LOCKPORT – The Town of Lockport’s economic development position underwent sweeping changes last year, the administrative director of the town Industrial Development Agency told the agency’s board Thursday.
David R. Kinyon pointed to the start of the second phase of Yahoo’s data and call center campus, the sale of 20 acres to Yahoo for a potential third project, a court decision allowing the IDA to seize 91 acres owned by General Motors to expand its industrial park, and the long-awaited start of construction on the Walmart supercenter.
“2013 really was a transformational year for the Town of Lockport and the IDA,” Kinyon said.
Pointing to 13 other smaller business openings and expansions, Kinyon said the town saw a total of $176 million in new investment, promising 192 new jobs.
Most of that came from Yahoo, which committed to adding 115 jobs to its existing 90 when its second-phase data and call center is completed. However, company officials said at public meetings during the year that the new building will have a capacity of 300 employees.
However, because Yahoo has yet to close on its $300,000, 20-acre land purchase and has yet to deliver the $544,000 fee the IDA is charging for the 20-year tax break it granted on the building now under construction, the IDA’s financial statements show a loss for 2013 of $167,000.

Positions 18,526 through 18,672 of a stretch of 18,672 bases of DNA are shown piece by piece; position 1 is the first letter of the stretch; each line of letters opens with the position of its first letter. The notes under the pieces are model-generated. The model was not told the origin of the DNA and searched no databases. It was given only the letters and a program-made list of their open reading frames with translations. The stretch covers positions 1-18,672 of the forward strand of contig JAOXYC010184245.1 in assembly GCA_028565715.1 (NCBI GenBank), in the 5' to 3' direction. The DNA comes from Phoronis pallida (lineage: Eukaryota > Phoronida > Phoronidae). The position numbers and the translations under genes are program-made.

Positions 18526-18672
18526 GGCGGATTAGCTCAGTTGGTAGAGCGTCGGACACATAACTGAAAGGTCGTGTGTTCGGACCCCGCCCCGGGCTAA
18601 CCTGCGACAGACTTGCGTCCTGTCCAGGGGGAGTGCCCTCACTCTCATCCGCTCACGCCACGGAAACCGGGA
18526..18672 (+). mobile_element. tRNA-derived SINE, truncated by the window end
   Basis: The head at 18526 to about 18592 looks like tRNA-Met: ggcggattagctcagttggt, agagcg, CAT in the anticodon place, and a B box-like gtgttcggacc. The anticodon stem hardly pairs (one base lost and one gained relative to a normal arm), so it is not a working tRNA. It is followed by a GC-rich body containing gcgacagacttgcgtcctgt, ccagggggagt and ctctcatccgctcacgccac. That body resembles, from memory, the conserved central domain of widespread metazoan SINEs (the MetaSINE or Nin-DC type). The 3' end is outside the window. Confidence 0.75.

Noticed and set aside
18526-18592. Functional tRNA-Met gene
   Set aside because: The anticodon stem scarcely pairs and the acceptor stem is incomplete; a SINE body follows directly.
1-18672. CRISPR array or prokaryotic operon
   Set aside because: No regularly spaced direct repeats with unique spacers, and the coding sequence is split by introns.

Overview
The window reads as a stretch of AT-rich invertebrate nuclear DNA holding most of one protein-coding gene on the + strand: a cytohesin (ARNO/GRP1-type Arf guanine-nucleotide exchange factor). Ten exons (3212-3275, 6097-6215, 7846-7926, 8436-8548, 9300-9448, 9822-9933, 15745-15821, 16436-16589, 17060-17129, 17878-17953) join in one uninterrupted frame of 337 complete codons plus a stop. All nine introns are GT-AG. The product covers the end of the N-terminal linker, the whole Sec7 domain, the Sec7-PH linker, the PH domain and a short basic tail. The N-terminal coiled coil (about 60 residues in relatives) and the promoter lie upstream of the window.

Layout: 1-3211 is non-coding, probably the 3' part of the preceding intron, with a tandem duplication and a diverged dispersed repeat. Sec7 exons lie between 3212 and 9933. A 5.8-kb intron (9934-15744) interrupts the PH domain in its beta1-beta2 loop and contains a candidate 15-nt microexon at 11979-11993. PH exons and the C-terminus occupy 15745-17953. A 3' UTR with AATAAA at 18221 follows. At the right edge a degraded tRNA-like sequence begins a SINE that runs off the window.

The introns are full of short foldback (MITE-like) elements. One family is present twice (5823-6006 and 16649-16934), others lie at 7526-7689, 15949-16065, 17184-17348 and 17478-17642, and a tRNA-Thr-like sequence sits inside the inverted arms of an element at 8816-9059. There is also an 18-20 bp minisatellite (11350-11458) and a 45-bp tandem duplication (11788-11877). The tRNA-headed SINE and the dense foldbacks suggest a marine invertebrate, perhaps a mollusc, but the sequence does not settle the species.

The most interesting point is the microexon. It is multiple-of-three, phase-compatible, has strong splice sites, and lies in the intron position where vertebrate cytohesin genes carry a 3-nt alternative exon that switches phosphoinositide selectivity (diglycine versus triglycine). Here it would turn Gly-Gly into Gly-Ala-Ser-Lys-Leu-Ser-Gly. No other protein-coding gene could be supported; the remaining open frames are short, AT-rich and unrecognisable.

“This statement is not reflective of the work of the IDA in 2013,” Kinyon said. But he said the town hadn’t pushed for Yahoo to pay before the year ended.
Thomas A. Sy, who was re-elected IDA chairman Thursday, said he expects Yahoo to pay up “certainly in the first quarter.”
Also not yet closed is a deal with Gooding Co., which received a 15-year tax break for a $900,000 expansion of its printing plant. Kinyon said, “We did not expect construction to begin until late spring or early summer.”
Gooding will owe the IDA a $9,000 fee for its tax break. The fee is generally 1 percent of the construction cost, although Yahoo received a 20 percent discount.
The Walmart project on South Transit Road is underway with Mortenson Construction, a national firm, as the general contractor. The supercenter is to open in late summer, leaving the town with the challenge of finding a new use for Walmart’s current 127,000-square-foot store.
“Backfilling our existing retail space is also a priority,” Kinyon said in looking ahead to 2014.